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Clash of the Titans


Clash of the Titans PosterRelease Date: April 1, 2010 (8pm, 3D/2D theaters)
Studio: Warner Bros. Pictures
Director: Louis Leterrier
Screenwriter: Travis Beacham, Phil Hay, Matt Manfredi
Starring: Sam Worthington, Liam Neeson, Ralph Fiennes, Danny Huston, Gemma Arterton, Mads Mikkelsen, Jason Flemyng, Alexa Davalos, Izabella Miko, Nicholas Hoult, Pete Postlethwaite
Genre: Action, Fantasy
MPAA Rating: PG-13 (for fantasy action violence, some frightening images and brief sensuality)
Official Website:

In "Clash of the Titans," the ultimate struggle for power pits men against kings and kings against gods. But the war between the gods themselves could destroy the world. Born of a god but raised as a man, Perseus (Sam Worthington) is helpless to save his family from Hades (Ralph Fiennes), vengeful god of the underworld. With nothing left to lose, Perseus volunteers to lead a dangerous mission to defeat Hades before he can seize power from Zeus (Liam Neeson) and unleash hell on earth. Leading a daring band of warriors, Perseus sets off on a perilous journey deep into forbidden worlds. Battling unholy demons and fearsome beasts, he will only survive if he can accept his power as a god, defy his fate and create his own destiny.

EN 5 Second Review: Beefy, Cheesy, Men in short skirts, fighting goodness. The 3D is obviously tacked on, but effective in spots. Just as cheesy and fun as the original. It's not like they are remaking The Godfather here.

Opening Night Audience Rating:

Opening night audience rating is based on feedback from our partner cinemas and is not a reflection of the quality of a movie, but the audience who attended the movies enjoyment


DVD Spotlight

Clash of the Titans

Reviewed by Peter Veugelaers 
For more on Clash of the Titans, go to Peter's blog - the movie addict is the big softie at

1 ½ Stars  

When it comes to hellish extortion, there is a need to be gone with it. It’s a subject that’s hardly there at the movies so when it turns up from time to time it’s best packaged as a blockbuster. Hell, the insidious place, should be defeated.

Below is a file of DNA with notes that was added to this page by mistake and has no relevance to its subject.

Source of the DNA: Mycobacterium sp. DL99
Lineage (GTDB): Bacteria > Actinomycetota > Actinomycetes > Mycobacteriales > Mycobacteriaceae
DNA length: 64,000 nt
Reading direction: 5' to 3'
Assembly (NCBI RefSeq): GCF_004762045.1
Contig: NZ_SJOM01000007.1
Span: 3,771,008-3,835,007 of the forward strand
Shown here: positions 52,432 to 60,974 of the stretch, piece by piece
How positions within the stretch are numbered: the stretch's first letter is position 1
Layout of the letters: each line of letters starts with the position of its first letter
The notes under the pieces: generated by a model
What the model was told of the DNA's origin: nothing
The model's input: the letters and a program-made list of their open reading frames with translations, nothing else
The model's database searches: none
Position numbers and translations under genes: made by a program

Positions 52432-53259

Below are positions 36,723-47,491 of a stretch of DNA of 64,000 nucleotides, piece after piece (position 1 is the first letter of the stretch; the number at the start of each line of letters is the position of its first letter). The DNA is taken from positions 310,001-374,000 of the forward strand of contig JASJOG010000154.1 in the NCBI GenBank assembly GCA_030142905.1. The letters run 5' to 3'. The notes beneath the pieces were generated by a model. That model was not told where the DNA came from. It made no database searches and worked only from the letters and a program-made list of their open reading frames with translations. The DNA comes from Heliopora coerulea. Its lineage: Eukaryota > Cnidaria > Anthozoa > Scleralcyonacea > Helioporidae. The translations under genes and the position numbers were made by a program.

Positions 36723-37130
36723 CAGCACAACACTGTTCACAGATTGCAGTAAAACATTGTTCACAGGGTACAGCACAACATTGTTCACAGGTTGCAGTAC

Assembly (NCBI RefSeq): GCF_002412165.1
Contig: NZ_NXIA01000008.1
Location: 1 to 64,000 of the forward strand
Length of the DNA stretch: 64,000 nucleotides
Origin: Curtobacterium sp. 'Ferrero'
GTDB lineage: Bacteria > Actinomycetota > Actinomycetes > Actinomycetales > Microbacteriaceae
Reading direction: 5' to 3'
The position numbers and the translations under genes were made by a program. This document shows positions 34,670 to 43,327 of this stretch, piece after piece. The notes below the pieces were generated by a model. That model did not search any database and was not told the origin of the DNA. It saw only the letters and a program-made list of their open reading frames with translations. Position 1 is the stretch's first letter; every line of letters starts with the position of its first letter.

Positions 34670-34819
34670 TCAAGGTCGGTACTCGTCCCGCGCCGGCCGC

Clash of the Titans is set back in ancient Greece whose myths explained their lives. Zeus is blamed for the inhabitant’s hardships since he won’t deal a blow to Hades whose causing all the problems out and about. They’re brothers so dealing to Hades is harder than it should be.

The problems arrive at Perseus’ footstep, a son of Zeus, brought up by a fisherman. Hades kills off his family leaving a personal vendetta to get at Hades. He hasn’t a reason to get moving along until a prophetess (Gemma Arterton) lets him in on his godly secret. With Hades about to pounce again, he must find a way to defeat Hade’s pet, the Kraken, before it takes the life of a princess about to be sacrificed to appease the gods and thwart more hardship.

Along the way, a few unusual, mythical characters appear on the journey, including snake-haired Medussa, and some other oddities that don't look as Greek as they are off-the beaten track.

You have to take for granted that Perseus didn't know how to use a sword until after he started gung-ho going down to the belly of the enemy. It's a stretch. And the unfolding of the story is too long. It gives an expectation that should be paid off tenfold, which is more than what it should.